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How can we safely use rainwater collected off an asphalt shingle roof?

 
Posts: 20
Location: Burnet County TX zone 8a
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I have a ranch style Texas house, large roof, from which I'm harvesting less than half the water and use it for pressure washing and other misc uses. Black spooge and sand from the shingles accumulates in the reservoir. The back half of house has even more area but I'm reluctant to collect that water for fish tank, chickens, and gardening.

We also have metal roofs and I harvest that in other tanks for cattle. It's much cleaner. We are on grid at this time with only genset backup so far. We also have well water.
 
pollinator
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I use rainwater from asphalt-shingle roof for watering my garden.  I do not notice shingle detritus in mine though; are your shingles very new or very old, maybe?  Also, my water barrels have screen at top intake and the outlet/tap is about 1.5 inches above the bottom of the barrel.
 
pollinator
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using that water for animals, either fish or chickens, doesn’t seem like that good an idea to me. the data i remember (from quite a while ago) was that it wasn’t remotely safe for human consumption. probably isn’t too good for chickens either.
 
Reno Husker
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Mk Neal wrote:I use rainwater from asphalt-shingle roof for watering my garden.  I do not notice shingle detritus in mine though; are your shingles very new or very old, maybe?  Also, my water barrels have screen at top intake and the outlet/tap is about 1.5 inches above the bottom of the barrel.



About the same here, I have a leaf screen on top, and the outlets are above the bottom. We spot the spooge when we clean the tank every year or so. It's a solid half inch on the bottom
 
pollinator
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This is a quote from the Texas Manual On Rainwater Harvesting:


"Composite or asphalt shingle Due to leaching of toxins, composite shingles are not appropriate for potable

systems, but can be used to collect water for irrigation. Composite roofs have an approximated 10-percent loss due to

inefficient flow or evaporation (Radlet and Radlet, 2004)."

 
pollinator
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Your comment about the accumulation of roof debris in the tank makes me think that water is steeped with that stuff, as it sits waiting to be used. I'd try to keep it out of the tank in the first place.
There are "first flush diverters" that dispose of the first amount of water to hit the roof in a rain. Presumably the roof debris, leaves, bird poop, and bugs get washed off the roof and dumped, and after that, the cleaner water goes to your tank.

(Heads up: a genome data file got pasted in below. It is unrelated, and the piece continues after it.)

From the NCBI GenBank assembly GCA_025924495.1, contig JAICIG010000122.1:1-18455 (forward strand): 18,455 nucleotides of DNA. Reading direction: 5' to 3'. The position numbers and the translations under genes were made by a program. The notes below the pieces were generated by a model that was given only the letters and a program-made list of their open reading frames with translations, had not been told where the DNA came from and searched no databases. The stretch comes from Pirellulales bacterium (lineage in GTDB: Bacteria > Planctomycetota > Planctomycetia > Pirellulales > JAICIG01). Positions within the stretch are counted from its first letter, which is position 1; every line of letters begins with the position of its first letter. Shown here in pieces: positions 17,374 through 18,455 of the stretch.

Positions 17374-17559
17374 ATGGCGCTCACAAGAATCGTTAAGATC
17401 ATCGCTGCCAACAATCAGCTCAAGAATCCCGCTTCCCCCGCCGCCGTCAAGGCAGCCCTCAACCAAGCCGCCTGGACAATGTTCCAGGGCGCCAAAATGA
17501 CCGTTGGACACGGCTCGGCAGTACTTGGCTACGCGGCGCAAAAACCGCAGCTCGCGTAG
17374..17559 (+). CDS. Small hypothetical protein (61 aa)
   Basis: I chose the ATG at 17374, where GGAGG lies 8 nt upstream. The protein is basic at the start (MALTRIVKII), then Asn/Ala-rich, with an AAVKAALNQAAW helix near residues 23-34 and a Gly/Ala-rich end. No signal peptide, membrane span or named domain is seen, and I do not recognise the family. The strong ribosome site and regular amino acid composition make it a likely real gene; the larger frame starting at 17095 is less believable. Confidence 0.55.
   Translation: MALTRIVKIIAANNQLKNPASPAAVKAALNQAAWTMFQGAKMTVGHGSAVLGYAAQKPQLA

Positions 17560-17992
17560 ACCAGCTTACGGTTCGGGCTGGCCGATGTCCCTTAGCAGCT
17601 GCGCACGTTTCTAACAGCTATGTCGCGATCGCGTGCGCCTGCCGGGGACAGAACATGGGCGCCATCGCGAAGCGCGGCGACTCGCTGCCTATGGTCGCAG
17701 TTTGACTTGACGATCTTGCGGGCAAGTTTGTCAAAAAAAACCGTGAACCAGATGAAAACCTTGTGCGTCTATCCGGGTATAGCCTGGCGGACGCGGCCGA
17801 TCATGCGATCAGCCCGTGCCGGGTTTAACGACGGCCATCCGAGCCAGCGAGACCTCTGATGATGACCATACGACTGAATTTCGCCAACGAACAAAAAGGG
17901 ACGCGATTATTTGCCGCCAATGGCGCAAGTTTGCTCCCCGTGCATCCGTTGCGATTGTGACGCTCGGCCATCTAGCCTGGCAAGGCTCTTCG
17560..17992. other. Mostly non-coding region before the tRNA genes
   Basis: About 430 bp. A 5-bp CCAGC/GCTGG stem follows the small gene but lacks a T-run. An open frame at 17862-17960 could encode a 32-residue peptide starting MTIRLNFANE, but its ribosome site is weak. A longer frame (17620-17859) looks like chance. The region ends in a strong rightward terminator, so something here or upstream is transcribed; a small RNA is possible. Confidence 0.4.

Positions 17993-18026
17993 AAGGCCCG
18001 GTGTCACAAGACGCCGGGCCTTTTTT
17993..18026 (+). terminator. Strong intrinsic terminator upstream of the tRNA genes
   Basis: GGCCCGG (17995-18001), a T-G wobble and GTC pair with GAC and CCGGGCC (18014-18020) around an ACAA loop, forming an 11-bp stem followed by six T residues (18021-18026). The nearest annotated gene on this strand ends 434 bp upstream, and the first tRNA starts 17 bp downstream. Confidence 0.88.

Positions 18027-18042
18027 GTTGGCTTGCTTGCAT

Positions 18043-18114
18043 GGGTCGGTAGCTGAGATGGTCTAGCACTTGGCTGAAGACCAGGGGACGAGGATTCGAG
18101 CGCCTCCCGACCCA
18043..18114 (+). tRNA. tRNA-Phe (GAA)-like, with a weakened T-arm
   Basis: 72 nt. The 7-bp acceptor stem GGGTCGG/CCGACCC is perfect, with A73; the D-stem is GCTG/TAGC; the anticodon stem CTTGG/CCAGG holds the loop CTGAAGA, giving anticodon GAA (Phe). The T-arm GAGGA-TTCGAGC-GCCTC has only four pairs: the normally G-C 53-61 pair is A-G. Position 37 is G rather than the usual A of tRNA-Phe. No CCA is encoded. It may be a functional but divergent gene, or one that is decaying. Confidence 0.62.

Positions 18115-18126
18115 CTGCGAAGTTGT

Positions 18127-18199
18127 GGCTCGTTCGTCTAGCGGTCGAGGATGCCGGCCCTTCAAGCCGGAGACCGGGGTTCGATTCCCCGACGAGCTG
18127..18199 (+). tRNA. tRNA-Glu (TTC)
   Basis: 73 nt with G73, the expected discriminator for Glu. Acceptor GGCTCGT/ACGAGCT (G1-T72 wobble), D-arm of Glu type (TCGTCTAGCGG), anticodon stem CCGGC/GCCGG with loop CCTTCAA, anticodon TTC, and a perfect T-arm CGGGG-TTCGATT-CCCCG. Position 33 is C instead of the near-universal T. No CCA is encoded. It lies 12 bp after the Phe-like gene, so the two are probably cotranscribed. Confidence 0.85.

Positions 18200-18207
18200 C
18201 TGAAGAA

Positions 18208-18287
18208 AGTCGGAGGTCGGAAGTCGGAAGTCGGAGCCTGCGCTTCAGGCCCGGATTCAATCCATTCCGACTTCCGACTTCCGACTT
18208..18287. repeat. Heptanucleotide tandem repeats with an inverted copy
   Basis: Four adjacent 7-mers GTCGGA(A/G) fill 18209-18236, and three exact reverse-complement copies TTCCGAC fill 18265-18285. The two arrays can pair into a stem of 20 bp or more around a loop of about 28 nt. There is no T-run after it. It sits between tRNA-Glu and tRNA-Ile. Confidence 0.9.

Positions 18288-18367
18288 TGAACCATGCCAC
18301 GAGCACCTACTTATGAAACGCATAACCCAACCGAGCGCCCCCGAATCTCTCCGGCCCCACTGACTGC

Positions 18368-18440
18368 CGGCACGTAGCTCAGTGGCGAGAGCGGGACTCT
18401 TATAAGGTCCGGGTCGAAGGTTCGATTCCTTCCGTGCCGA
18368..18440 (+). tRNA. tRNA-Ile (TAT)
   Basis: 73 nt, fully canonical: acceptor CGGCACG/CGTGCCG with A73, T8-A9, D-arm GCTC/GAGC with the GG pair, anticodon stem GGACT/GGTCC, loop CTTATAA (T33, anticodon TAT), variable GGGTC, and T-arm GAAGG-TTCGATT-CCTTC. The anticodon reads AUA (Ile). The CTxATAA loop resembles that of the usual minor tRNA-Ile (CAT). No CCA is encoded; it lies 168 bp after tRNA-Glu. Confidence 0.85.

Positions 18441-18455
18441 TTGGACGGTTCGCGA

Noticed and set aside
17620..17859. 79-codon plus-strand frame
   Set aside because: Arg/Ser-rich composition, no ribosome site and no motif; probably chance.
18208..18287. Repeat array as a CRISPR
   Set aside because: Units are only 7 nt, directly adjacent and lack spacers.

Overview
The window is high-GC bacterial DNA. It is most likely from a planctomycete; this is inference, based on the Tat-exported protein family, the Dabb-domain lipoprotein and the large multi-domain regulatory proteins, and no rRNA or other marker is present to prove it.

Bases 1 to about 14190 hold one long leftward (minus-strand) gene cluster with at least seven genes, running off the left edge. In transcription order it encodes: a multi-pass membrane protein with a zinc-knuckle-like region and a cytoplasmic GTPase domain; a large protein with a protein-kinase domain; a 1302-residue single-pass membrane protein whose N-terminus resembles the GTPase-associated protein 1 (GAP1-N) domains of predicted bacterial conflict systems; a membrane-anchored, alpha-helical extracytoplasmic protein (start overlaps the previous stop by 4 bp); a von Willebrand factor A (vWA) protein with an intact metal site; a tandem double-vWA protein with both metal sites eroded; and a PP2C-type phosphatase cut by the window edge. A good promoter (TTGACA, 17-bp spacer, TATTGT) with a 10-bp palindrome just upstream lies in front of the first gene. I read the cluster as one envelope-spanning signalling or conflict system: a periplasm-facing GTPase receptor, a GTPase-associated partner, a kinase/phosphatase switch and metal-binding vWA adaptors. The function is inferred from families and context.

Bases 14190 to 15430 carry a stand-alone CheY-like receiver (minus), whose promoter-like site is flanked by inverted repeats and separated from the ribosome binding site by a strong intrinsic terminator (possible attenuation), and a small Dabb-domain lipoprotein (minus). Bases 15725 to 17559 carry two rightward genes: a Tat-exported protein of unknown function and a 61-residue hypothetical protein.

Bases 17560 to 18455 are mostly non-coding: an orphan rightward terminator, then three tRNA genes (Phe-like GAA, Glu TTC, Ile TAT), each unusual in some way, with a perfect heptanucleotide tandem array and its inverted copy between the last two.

Or you could put some sort of filter, like a radial flow filter or a slow sand filter to capture the debris and leave you with "cleaner" water. It will still have leachate from the asphalt, but not so many particles soaking in the water all year.

Do you use well water for toilet flushing? maybe this is another use for the roof water? Not sure if code technically would allow for you to plumb rainwater to the toilet (to protect your drinking water), but a flush with a pail (especially easy for #1) gets around that issue.
 
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We use water off asphalt shingled roofs for irrigation. Our well water has too much dissolved solids (salts etc.) to keep tomatoes and squash and strawberries happy.

I've never had a sense of a problem. For example, I would expect to see a hydrocarbon sheen on the top of the water barrels -- and never have. When we had some new shingling done, though, we let the initial water after some good summer heat and rainstorms drain into non-food and shelterbelt trees. It seemed a sensible precaution.
 
Reno Husker
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Kenneth Elwell wrote:Your comment about the accumulation of roof debris in the tank makes me think that water is steeped with that stuff, as it sits waiting to be used. I'd try to keep it out of the tank in the first place.
There are "first flush diverters" that dispose of the first amount of water to hit the roof in a rain. Presumably the roof debris, leaves, bird poop, and bugs get washed off the roof and dumped, and after that, the cleaner water goes to your tank.

Or you could put some sort of filter, like a radial flow filter or a slow sand filter to capture the debris and leave you with "cleaner" water. It will still have leachate from the asphalt, but not so many particles soaking in the water all year.

Do you use well water for toilet flushing? maybe this is another use for the roof water? Not sure if code technically would allow for you to plumb rainwater to the toilet (to protect your drinking water), but a flush with a pail (especially easy for #1) gets around that issue.